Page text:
When the KLoK subject was implemented, there was little prior experience of how teaching of knowledge management, leadership and quality improvement could be undertaken. The initial years were characterised by trial and error, enthusiasm and resistance. Even though this subject replaced problem-based learning (PBL) groups during the two final terms, some claimed that the subject displaced the teaching of clinical skills (17), and it was obvious that some students failed to understand how the elements of the subject were interconnected.
The teaching of the KLoK subject has been evaluated on an ongoing basis using questionnaires and student interviews, and it has gradually assumed its current shape. The inclusion of student representatives on the academic planning committee has been important. The simulation exercise held towards the end of the studies, Student-BEST, is perceived as relevant and useful. With regard to the other elements of the teaching we have seen that it is necessary to show and give grounds for the relevance of the teaching by referring to issues arising from clinical cases. The teaching is adapted to the students’ level of maturity and skills. Clear descriptions of the expected learning outcome (Box 1) and relevant training activities are required to establish coherence and predictability in the teaching. At an early stage, we saw that the KLoK subject had to be subject to examination. Communication with the students and the university lecturers at the hospitals in the region has improved after the establishment of a separate website for the subject (14). Previously, the students worked on their project assignment for 24 weeks in parallel with other teaching. In 2011, the time frame for the assignment was reduced to eight weeks, and this has resulted in a better and more concentrated period of work.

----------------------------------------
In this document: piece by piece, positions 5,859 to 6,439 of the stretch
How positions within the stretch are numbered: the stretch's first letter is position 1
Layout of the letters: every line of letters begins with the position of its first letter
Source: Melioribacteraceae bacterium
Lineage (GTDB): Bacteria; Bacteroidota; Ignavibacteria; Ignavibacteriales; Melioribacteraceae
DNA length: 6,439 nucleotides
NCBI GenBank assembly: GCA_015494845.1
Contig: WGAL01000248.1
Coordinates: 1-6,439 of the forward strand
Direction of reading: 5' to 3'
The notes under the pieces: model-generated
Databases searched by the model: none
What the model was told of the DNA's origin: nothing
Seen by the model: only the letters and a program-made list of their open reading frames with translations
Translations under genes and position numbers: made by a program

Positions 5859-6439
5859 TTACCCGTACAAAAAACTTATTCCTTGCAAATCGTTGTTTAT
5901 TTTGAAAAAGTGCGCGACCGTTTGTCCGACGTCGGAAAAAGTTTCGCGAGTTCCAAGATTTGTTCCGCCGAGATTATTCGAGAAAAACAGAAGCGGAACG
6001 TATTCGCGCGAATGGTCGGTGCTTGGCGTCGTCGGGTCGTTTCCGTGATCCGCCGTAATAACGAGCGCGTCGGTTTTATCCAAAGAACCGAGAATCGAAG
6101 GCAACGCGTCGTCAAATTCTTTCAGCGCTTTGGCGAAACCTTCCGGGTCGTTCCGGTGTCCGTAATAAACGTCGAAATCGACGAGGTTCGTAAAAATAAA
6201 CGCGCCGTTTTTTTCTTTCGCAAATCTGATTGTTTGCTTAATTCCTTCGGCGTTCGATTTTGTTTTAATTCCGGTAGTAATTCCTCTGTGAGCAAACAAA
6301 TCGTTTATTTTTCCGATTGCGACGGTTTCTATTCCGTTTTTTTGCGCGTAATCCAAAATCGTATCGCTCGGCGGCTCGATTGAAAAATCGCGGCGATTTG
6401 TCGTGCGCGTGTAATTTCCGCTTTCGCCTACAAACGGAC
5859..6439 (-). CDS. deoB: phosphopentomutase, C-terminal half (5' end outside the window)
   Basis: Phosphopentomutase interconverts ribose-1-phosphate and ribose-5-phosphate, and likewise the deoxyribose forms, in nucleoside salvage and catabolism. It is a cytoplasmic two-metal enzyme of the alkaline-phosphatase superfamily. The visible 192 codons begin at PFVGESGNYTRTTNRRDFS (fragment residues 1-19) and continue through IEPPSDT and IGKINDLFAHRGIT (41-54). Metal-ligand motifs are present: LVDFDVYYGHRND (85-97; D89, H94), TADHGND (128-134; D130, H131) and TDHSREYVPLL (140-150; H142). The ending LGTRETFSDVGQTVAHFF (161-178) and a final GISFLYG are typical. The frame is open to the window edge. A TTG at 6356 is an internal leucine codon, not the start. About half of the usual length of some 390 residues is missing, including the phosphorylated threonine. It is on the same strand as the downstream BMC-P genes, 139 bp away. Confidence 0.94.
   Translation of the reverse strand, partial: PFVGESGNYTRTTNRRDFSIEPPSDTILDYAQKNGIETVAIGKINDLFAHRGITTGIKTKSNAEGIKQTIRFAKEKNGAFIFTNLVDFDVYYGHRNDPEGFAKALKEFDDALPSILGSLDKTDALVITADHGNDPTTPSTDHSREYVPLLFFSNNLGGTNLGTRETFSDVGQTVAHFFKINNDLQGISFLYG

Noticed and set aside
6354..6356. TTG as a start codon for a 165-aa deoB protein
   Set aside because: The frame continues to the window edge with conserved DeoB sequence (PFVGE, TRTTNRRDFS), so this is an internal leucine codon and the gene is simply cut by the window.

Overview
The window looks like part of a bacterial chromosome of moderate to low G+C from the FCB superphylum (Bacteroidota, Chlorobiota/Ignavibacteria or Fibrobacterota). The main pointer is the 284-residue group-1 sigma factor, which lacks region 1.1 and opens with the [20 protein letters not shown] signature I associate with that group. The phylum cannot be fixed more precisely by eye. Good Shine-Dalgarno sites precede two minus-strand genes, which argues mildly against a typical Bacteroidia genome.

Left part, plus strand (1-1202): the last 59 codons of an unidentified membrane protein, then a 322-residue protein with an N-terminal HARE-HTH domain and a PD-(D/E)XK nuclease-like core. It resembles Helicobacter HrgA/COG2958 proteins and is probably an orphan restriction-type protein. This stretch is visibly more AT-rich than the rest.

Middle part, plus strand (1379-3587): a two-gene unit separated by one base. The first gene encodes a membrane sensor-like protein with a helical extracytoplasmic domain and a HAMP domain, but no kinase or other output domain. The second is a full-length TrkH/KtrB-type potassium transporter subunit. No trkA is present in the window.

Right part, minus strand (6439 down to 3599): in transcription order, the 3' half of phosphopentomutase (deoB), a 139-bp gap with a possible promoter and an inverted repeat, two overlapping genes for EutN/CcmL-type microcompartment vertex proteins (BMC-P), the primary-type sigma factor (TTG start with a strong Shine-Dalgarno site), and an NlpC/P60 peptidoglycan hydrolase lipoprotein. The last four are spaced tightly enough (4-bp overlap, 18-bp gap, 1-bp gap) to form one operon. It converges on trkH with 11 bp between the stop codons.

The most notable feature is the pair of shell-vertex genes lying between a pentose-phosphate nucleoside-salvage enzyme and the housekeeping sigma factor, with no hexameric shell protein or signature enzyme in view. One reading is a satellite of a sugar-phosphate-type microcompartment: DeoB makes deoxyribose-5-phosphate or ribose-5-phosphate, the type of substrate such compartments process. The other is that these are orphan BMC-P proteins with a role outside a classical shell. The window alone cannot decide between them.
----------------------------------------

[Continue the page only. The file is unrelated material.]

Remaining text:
Is the KLoK subject a necessary component in the medical school curriculum? Some have claimed that these areas are important, but that it is unnecessary to be exposed to them before entering the medical profession. It is our impression that the elements included in the KLoK subject are increasingly being introduced in undergraduate medical education in other countries as well (18) – (20). In the UK, the authorities require teaching of quality, quality improvement and patient safety to be included in medical studies (21). The National Health Service has contributed to developing a competency framework for clinical leadership, and has produced a separate version for the undergraduate medical education (22). Dartmouth Medical School in the US has been pioneers with regard to the teaching of quality improvement in their medical studies, and has established a core curriculum for all students and optional supplementary courses for smaller groups of students (23).
The health authorities expect health personnel to have competence in patient safety and quality improvement (24). During their work placement periods medical students have contact with patients and face complex challenges that require basic skills in knowledge management, leadership and quality improvement (25). We therefore maintain that it is appropriate to ensure that recently graduated doctors possess basic knowledge, skills and competence in these areas. Even though teachers of other clinical subjects include these topics to some extent in their teaching, we believe that there is a need for a separate subject that can provide the students with systematic and integrated teaching of knowledge management, leadership and quality improvement.